Thank you, God, for the gift of today – The Joe Hauck Memorial
Anyone walking by Falvey Hall (aka Old Falvey) passes two memorials honoring Joe Hauck: a bench with a plaque and a small flowerbed planted at the base of a clock. Have they, as I have, wondered who Joe Hauck is and why he was commemorated?
A bit of research discovered that Hauck, a sophomore in the fall of 1995, was a member of the orientation team for incoming freshmen and an orientation counselor for Group 72. Orientation that year ran from August 24 through 27, and Hauck became ill on Saturday, August 26, during orientation. He went to his residence-hall room to rest, and at 1:30 a.m. Sunday Villanova Emergency Medical Service (VEMS) transported him to Bryn Mawr Hospital. Hauck was initially treated intravenously for heat exhaustion and vomiting, but at 4 a.m. his blood pressure dropped, he became unresponsive and soon died.
His test results became available Sunday afternoon and showed that Hauck had meningoccal meningitis, a disease which is rare but very serious, evolves rapidly and can be fatal. Meningoccal meningitis causes the protective membranes covering the brain and spinal cord to become inflamed, and blood can become infected. It is contracted only through close personal contact, such as kissing, drinking from the same cup as an infected person or living in close quarters where the exchange of respiratory and throat secretions may occur.
The University, in response, offered students a preventative antibiotic, Cipro, and many students took it. No other students developed meningococcal meningitis, though. In 2005, far too late to help Hauck, a vaccine became available, recommended for children ages 11 – 12, for high school students and for first-year college students living in dormitories.
“Good morning God and thank you for the gift of today” – Joe
Hauck’s orientation team members and Group 72 described him as a free spirit with a warm smile; he was always happy and “[T]here was never a dull moment with Joe Hauck as our orientation counselor” (The Villanovan, 9/8/1995, p. 12). The memorials are gifts from the 1995 orientation team. The clock memorial was unveiled May 2, 1996, on the 24th anniversary of his birth.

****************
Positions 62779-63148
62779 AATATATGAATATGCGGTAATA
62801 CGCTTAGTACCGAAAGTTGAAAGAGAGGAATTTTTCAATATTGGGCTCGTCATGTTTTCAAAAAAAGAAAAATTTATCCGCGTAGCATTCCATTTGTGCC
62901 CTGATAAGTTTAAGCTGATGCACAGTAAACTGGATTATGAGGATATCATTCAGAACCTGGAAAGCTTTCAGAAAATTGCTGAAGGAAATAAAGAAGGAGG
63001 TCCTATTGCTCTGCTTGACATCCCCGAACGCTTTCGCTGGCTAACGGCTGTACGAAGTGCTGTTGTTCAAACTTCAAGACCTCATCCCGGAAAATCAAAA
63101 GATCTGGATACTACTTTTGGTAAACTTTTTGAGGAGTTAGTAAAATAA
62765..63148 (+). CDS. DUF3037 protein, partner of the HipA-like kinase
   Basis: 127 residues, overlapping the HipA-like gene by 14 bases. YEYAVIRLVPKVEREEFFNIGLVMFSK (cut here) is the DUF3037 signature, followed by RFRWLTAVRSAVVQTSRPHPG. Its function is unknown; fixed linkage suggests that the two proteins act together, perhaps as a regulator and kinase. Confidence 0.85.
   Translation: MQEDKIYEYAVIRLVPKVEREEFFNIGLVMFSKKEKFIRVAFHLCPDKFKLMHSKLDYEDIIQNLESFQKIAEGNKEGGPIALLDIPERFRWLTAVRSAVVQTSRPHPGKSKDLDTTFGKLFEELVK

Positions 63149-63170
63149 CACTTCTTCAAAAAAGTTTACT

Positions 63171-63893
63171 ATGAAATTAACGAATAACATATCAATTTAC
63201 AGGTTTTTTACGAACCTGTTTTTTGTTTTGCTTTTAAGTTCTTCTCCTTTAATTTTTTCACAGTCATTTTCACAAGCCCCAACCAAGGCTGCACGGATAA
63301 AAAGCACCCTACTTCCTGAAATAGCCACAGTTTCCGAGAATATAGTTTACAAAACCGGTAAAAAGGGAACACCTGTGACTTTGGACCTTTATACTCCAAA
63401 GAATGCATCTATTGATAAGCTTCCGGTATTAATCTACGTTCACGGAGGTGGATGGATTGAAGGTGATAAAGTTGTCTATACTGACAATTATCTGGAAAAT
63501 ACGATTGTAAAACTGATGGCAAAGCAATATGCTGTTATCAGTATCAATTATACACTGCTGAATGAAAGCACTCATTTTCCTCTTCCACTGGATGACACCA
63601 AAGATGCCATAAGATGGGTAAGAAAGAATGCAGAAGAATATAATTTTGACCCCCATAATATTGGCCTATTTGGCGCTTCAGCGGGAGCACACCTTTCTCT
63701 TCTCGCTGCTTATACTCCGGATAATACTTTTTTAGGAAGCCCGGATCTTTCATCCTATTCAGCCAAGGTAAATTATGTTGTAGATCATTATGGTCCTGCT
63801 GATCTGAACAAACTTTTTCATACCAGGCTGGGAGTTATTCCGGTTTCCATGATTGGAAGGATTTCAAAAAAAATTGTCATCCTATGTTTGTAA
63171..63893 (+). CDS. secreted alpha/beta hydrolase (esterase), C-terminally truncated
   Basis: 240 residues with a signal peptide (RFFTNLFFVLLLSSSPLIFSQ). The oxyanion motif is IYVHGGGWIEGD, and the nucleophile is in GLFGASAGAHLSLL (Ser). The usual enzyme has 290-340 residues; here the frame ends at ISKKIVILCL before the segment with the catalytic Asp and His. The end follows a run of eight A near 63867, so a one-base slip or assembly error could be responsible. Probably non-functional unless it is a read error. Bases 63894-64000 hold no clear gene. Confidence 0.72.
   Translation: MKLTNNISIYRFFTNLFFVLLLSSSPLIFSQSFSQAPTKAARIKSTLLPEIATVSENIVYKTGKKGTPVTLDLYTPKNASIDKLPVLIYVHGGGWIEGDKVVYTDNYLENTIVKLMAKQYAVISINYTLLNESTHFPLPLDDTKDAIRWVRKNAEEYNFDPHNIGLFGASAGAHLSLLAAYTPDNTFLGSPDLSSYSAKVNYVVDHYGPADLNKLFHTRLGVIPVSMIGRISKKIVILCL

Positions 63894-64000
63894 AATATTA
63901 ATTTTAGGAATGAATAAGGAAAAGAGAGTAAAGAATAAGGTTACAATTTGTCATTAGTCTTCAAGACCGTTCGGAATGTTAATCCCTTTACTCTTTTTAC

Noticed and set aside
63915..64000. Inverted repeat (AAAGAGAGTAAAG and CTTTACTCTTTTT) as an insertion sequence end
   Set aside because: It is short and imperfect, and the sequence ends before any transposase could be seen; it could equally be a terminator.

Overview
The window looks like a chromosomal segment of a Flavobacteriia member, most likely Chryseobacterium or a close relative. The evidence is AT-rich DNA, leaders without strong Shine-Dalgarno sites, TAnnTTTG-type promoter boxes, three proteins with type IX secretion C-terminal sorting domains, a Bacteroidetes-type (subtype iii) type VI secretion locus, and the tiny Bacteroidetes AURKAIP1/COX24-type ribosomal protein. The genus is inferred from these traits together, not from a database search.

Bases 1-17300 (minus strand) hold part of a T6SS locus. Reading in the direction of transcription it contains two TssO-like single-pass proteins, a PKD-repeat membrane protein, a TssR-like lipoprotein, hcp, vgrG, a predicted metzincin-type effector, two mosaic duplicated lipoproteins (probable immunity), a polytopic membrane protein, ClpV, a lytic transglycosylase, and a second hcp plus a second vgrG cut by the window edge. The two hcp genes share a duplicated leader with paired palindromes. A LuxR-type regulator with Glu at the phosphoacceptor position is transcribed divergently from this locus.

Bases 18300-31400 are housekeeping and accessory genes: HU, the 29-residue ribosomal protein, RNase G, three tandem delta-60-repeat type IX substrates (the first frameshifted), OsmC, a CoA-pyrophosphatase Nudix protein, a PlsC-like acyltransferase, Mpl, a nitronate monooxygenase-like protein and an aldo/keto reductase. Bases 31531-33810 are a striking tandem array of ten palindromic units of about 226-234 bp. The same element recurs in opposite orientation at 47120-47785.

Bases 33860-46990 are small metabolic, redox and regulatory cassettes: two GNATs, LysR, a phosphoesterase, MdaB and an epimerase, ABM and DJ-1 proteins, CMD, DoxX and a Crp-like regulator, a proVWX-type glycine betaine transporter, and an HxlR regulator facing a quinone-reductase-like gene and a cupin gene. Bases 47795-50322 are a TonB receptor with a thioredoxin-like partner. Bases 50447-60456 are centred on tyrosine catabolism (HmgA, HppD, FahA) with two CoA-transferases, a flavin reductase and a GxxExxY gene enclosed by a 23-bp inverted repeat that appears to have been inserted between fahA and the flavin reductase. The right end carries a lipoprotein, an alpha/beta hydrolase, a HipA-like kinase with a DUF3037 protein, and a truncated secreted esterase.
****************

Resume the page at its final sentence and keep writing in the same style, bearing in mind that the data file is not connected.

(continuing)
A 1994 graduate of St. Joseph’s Preparatory School, Philadelphia, Hauck had considered becoming a priest, but he wanted to have a family so instead he was planning to be a doctor. He had served as a Eucharistic minister on campus and the plaque below the clock reflects his devotion: “Good morning God and thank you for the gift of today” – Joe.
On the twentieth anniversary of this sad event, anyone walking past this memorial is reminded of just how transitory life can be, but also how one individual can be a positive influence on many others.
Article and photography by Alice Bampton.
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Best blog post ever.
I was an RA at Villanova and Joe was my resident. I can’t say enough about him, as a resident and as a person. His loss was felt all over campus even though he had only been at Nova for one year. I can’t say we were best friends or anything but I can say that I STILL think of him so often.
Twenty years later, Joe remains with me. My life is better for having Joe Hauck in it, even though that time was too short. God bless, dear Joe.
I was in group 72. I knew Joe for 3 days. My time with him at Nova changed my life. We walked in front of St. Thomas church and he said it is a glorious day and started singing glory to God in the highest. Less than 24 hours later he was with God. That was the first time I felt God’s presence and have Joe to thank. The way the school honored him made me realize what a special place Nova is even before my first class.
I was in Group 72. Even though I only knew Joe for a few days, he was honestly one of the best people to this day I have ever met. He was so full of life and exuberated happiness. It was an honor to written a piece for The Villanovan on behalf of the group, for no one could have made us feel more welcome at Villanova. I still, all this time later, think of Joe very often. If someone in his family reads this, know that Joe remains a part of the lives of those who knew him and always will.
I was also an orientation counselor that year. Joe was so full of life, incredibly kind, and could light up any room. I will never forget that morning after Joe passed when all of the Orientation staff were called into an emergency meeting in Dougherty Hall. Father Stack broke the news to us, and almost the entire room broke down crying in shock, sadness, and disbelief. He was just with us (and fine) the day before! Everyone had to stand in a long line outside of the Student Health Center where we were given one Cipro dose to take as a precautionary measure. I clearly remember hearing that although Joe was really sick on the way hospital, he was still cracking jokes and in positive spirits in the ambulance – a true testament to the amazing person Joe was.